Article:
1. Mountain Top
Mountain Top is a census-designated place in central Pennsylvania that stretches across parts of three townships — Fairview Township, Wright Township and Rice Township. Mountain Top saw its population grow 3.5% from 2010 to 2012, making it one of the fastest-growing places on our list. To make new residents feel at home, the Mountain Top Welcome Club connects new residents with longtime locals through groups such as book clubs and preschool playgroups. Mountain Top is near Wilkes-Barre, which is part of the Wilkes-Barre and Scranton Metropolitan Area in the northeastern part of the state.
2. Franklin Park
The homeownership rate in Franklin Park is 95.7%, the highest on our list. Franklin Park is a borough in the North Hills area, northwest of Pittsburgh. Census figures show that 30.7% of residents here hold a graduate degree while 36% have a bachelor’s. Many of Franklin Park’s residents commute to the region’s businesses, universities and hospitals.
3. Jefferson Hills
Jefferson Hills is a borough in Allegheny County, south of Pittsburgh. Homeowners in this growing community spend just 24.7% of their monthly household income on monthly mortgage and utility costs. Jefferson Hills is home to two trails, the Montour Trail and Steel Valley Trail, that are part of the Great Allegheny Passage.
Weigelstown is a census-designated place in the south-central region of the state, less than 10 miles from York in Pennsylvania Dutch Country. The median price for a home is $149,100 in Weigelstown, where the population increased 2.1% from 2010 to 2012. Many Weigelstown residents commute to York’s jobs in public administration, health care, tourism and manufacturing.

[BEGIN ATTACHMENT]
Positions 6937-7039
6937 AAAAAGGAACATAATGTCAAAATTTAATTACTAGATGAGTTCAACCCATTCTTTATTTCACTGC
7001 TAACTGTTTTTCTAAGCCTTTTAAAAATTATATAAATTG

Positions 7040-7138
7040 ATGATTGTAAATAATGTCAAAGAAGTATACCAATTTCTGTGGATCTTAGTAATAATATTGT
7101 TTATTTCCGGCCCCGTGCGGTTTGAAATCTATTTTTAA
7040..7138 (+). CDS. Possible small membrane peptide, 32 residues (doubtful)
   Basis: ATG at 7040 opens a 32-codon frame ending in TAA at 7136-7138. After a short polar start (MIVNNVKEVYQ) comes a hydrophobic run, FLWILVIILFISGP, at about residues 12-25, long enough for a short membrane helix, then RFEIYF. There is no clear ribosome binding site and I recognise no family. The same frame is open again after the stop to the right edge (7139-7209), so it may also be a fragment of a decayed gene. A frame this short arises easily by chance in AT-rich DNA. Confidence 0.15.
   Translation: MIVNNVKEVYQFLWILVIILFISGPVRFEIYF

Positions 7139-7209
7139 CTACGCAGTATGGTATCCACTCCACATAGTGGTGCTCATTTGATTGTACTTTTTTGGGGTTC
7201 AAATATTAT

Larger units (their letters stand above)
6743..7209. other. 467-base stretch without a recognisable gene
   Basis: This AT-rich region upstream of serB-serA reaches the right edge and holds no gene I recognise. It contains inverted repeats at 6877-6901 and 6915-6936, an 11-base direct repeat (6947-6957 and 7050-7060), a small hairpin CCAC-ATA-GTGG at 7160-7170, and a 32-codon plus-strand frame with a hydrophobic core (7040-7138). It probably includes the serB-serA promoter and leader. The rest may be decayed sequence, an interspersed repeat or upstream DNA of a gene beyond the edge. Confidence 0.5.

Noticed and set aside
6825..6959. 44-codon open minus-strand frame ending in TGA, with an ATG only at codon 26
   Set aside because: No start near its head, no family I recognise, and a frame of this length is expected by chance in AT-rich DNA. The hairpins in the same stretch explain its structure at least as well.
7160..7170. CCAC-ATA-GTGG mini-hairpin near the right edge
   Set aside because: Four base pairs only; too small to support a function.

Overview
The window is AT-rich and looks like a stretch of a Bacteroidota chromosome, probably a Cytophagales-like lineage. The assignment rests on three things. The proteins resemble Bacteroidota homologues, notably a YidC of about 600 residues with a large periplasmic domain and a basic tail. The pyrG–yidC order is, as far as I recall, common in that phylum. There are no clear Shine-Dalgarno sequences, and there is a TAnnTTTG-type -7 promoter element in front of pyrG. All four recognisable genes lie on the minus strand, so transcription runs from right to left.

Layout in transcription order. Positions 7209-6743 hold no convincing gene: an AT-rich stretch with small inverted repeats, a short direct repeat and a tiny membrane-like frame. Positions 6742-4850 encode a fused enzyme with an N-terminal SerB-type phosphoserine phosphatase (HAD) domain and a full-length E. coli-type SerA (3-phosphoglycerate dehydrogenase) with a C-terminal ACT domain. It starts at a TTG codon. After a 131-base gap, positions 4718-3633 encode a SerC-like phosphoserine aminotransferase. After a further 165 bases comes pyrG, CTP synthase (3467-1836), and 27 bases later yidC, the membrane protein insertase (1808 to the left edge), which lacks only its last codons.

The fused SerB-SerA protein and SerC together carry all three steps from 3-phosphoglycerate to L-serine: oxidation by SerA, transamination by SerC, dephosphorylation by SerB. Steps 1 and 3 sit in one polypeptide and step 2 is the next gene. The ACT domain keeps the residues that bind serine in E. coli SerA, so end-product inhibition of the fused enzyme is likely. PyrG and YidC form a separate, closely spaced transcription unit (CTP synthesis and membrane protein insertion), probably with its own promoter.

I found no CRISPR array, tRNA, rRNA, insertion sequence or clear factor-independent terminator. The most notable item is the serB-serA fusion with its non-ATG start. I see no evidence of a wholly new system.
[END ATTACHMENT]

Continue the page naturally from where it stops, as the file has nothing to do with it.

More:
Murrysville, less than 20 miles east of Pittsburgh in Westmoreland County, has a median home value of $208,000, and homeowner costs here take up just 23.7% of the median monthly household income. Murrysville is the home of the Haymaker Gas Well, the country’s first commercial natural gas well drilled in 1878.
Plum is a borough in Allegheny County, where 80.5% of residents own their home. Plum traces its origins to 1788, and it was a township until 1956. The Oakmont Country Club, located mostly in Plum, is one of the nation’s top golf courses and has hosted the U.S. Open eight times, the most of any course. Each year, residents gather for the Plum Community Festival, which features live music, an antique car show and food vendors.
7. Baldwin Borough
Baldwin Borough is another affordable place in the greater Pittsburgh area. Homeowners here pay just $1,247 a month for their mortgage and utility costs, which is one of the lowest amounts on our list. The median home value here is $110,800, also among the lowest on our list.
Hershey’s population grew by 6.2% from 2010 to 2012, making it the fastest-growing area on our list. Hershey, a census-designated place in Dauphin County, was named after the famed chocolate maker Milton S. Hershey. The area is home to Hersheypark, which features 12 roller coasters and over 65 rides and attractions.